The IUCN (International Union for Conservation of Nature) listed the short-beaked common dolphin under the status of least concern. It is considered to be a very abundant species that has large populations in almost all the areas that have been studied. In the eastern Pacific the population is estimated to have 2,963,000 individuals and there are around 352,000 animals off the western coast of the United States. In the Atlantic ocean there are not as many individuals as in the Pacific, but the different populations are still large: around 63,400 individuals in the waters off the European continental shelf, about 273,000 in oceanic waters, 61,000 in the western part of the Bay of Biscay and 121,000 in the north-western Atlantic. Recent studies in the Black Sea have estimated the population to be composed of several thousand, or even 100,000 or more individuals.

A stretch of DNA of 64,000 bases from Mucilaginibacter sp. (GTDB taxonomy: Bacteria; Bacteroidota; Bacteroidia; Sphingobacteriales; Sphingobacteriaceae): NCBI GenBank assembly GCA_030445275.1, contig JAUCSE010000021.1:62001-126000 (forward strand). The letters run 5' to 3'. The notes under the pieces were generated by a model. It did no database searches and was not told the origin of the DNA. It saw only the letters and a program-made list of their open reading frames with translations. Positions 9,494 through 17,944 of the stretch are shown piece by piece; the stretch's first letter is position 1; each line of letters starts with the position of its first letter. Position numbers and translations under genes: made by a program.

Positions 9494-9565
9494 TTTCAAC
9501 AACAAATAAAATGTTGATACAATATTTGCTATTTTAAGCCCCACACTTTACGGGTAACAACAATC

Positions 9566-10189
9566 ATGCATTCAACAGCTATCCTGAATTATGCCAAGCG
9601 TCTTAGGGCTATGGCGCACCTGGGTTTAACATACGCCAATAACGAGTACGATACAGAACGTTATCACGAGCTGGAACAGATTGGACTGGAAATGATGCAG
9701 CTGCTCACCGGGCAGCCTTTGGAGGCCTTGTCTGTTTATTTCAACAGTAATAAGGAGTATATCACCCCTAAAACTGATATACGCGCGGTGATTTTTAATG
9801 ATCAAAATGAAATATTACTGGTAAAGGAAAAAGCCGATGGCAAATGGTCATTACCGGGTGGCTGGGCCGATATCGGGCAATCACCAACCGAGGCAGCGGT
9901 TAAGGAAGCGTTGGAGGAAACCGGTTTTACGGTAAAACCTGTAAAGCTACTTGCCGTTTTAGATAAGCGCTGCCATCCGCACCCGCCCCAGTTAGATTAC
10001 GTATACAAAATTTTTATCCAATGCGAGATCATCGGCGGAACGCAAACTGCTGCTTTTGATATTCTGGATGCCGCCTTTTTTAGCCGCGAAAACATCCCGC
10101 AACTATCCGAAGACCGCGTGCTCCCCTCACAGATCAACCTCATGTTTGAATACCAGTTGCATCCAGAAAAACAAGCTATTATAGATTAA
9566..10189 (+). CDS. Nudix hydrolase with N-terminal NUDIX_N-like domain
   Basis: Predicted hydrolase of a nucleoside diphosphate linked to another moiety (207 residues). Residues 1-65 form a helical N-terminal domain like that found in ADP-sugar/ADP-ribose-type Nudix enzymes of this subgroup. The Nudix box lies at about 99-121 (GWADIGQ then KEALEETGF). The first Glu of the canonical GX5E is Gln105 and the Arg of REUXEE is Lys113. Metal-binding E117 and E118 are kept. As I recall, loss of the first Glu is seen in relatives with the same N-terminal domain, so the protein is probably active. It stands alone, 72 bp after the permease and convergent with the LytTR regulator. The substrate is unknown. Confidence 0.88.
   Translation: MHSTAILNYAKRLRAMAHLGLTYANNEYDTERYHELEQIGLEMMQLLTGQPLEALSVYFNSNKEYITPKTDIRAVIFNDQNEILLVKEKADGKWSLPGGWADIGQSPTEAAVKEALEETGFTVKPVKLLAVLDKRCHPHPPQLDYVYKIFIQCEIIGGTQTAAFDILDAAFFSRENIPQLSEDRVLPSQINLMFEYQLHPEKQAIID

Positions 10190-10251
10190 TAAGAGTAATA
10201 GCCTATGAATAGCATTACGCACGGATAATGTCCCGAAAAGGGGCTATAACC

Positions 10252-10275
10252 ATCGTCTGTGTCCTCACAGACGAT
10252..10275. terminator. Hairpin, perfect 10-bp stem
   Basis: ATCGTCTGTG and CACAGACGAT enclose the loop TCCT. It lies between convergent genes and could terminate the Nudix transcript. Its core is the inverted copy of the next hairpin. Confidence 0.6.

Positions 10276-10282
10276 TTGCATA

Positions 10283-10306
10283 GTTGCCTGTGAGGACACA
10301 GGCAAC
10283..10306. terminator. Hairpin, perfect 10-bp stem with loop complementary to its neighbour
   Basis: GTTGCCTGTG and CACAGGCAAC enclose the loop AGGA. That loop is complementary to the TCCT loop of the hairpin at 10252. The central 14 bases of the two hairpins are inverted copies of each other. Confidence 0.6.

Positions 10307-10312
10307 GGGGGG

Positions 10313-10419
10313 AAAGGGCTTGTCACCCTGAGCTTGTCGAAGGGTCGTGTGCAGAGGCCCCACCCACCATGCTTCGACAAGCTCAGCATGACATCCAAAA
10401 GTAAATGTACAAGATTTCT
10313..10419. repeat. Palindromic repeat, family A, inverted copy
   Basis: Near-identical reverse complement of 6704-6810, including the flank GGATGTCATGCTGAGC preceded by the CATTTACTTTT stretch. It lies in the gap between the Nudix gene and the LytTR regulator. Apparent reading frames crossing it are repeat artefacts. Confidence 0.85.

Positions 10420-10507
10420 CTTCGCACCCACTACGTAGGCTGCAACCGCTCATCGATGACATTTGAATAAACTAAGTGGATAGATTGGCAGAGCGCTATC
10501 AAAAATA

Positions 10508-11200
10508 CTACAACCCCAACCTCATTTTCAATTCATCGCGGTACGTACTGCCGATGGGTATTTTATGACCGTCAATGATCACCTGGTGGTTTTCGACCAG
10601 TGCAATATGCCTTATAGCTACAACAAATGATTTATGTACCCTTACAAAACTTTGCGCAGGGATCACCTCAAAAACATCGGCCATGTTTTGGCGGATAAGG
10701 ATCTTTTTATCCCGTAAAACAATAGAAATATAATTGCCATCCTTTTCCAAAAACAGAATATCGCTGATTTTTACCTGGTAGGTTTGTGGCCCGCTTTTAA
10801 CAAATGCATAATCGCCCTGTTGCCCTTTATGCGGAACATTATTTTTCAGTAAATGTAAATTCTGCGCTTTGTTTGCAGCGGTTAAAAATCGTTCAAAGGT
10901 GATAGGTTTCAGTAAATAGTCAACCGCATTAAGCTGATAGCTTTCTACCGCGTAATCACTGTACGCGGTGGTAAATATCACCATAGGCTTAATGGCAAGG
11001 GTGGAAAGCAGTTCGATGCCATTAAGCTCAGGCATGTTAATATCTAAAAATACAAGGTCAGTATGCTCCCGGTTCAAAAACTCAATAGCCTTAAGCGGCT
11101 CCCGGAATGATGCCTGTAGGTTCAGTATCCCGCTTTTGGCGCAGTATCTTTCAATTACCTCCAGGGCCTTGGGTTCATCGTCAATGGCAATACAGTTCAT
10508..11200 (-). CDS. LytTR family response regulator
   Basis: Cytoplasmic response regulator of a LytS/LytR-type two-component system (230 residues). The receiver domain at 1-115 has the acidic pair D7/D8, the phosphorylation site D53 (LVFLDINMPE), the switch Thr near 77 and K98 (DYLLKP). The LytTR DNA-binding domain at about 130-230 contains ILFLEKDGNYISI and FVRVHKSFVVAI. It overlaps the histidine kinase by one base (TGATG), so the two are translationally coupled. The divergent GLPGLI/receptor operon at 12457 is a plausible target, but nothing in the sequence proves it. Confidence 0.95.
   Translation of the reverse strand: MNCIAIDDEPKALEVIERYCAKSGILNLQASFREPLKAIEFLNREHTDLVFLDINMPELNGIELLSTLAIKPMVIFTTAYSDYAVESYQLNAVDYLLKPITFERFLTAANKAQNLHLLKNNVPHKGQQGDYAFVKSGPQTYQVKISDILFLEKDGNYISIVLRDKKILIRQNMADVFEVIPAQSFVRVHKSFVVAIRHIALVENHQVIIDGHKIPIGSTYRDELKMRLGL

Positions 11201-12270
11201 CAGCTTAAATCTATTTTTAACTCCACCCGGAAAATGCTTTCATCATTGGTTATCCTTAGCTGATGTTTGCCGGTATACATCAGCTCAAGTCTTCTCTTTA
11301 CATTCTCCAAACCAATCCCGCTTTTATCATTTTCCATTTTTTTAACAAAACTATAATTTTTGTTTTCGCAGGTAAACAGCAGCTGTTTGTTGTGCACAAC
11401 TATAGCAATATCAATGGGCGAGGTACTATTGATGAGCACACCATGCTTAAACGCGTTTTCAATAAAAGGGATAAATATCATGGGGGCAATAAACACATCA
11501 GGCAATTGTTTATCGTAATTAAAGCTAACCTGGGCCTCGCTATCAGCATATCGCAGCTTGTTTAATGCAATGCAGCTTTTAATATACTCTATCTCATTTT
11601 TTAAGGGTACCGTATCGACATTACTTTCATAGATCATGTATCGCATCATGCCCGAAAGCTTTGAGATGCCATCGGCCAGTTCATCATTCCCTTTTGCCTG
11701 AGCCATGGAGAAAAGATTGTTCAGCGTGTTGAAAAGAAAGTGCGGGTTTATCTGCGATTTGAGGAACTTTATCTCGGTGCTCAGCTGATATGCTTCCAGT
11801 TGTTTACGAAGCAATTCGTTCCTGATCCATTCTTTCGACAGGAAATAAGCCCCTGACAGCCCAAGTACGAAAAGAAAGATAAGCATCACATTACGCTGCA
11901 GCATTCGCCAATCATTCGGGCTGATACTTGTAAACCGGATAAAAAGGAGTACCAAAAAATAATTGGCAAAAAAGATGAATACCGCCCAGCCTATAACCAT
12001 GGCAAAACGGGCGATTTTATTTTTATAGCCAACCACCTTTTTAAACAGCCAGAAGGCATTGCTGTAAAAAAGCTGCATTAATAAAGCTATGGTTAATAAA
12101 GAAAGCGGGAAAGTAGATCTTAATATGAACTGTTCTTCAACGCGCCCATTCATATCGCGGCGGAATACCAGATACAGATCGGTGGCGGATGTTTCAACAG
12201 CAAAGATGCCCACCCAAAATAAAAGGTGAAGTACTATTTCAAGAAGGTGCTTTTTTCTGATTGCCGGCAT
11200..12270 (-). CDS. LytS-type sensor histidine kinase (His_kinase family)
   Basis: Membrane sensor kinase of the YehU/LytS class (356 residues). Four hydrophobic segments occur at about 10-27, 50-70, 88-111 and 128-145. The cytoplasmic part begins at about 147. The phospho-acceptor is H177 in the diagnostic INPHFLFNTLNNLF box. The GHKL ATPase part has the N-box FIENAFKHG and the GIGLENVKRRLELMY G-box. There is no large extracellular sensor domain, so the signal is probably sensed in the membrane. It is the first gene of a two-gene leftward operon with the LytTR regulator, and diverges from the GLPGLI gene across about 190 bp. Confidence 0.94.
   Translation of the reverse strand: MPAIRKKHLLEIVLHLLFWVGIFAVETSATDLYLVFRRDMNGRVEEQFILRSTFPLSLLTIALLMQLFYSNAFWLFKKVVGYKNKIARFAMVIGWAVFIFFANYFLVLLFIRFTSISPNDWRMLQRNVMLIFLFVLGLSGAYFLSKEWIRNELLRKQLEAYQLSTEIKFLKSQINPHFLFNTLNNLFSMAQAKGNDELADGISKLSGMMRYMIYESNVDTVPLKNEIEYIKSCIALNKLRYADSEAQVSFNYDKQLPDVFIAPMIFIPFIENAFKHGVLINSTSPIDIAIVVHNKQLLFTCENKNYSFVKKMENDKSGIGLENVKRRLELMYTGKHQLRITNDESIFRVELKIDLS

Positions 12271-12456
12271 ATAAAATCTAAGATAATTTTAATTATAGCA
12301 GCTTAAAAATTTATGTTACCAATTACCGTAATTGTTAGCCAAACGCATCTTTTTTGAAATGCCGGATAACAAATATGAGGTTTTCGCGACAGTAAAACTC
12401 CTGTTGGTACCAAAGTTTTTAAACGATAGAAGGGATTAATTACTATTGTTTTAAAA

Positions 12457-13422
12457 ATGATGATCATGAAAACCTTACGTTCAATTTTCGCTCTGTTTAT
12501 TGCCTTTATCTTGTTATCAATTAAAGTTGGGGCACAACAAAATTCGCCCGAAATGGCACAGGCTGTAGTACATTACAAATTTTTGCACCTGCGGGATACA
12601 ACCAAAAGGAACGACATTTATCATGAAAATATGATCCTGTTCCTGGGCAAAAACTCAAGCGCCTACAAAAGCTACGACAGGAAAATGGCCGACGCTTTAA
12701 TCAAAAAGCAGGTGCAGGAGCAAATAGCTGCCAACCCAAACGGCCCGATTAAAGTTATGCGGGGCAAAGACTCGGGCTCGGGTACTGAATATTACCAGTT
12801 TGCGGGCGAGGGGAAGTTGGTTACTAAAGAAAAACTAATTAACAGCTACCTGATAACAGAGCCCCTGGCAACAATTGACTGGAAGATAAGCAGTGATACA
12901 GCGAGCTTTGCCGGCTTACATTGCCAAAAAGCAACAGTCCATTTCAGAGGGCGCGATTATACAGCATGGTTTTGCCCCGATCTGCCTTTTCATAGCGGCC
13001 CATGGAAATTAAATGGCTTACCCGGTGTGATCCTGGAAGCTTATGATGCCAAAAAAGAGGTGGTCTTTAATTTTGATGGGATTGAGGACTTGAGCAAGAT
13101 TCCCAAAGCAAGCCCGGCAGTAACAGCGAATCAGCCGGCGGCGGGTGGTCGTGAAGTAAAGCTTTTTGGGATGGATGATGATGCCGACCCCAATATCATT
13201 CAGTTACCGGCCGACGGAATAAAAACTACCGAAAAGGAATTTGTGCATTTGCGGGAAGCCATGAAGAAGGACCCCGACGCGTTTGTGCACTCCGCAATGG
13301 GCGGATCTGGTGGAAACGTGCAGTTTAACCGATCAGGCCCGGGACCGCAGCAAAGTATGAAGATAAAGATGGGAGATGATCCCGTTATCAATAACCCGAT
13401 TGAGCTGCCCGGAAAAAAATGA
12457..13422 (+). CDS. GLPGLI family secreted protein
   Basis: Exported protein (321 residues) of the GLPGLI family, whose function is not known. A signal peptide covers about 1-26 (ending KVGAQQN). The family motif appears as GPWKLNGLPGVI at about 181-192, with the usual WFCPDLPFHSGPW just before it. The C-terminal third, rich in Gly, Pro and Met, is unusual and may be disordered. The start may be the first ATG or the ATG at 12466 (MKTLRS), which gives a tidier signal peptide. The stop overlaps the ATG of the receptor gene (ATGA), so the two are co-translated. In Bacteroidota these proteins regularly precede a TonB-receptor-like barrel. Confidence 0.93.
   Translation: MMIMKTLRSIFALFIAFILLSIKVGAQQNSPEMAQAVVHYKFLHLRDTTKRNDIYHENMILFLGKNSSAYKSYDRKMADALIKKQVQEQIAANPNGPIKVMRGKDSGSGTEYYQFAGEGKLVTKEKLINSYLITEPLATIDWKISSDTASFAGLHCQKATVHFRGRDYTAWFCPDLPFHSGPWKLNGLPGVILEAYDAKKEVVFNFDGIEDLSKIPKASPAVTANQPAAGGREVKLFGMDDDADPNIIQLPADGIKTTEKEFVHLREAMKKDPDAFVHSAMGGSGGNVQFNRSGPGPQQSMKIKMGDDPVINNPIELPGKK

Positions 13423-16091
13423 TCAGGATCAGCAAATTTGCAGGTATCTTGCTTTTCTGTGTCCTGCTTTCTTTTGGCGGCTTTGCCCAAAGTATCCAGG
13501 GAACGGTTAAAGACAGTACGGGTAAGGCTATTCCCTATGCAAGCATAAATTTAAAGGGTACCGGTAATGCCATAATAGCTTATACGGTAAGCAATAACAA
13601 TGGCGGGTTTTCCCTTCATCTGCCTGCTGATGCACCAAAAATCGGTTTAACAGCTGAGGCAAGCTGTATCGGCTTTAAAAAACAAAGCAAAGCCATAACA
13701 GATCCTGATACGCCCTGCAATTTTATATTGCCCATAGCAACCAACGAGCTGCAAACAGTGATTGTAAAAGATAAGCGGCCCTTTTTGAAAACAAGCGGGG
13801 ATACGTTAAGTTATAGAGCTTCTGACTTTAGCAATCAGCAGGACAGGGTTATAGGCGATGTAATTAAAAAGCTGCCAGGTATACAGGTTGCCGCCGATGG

The short-beaked common dolphin of the Mediterranean is a good example of how environmental factors and human activity can result in the alteration of the density and distribution of that species. Until the 1960s the short-beaked common dolphin was one of the most abundant cetaceans in the Mediterranean and it was very common in many areas where it is rare nowadays. There is no recent information about the size of the population in the Mediterranean. The last studies conducted during the years 1991 and 1992, suggested that there were 14.736 individuals in the population of the Alboran Sea -in the southwestern Mediterranean Sea. Bearing in mind all these aspects and knowing that the population is decreasing, the IUCN has listed the short-beaked common dolphin of the Mediterranean as an endangered species. The following are some of the causes that could explain the decrease of the population: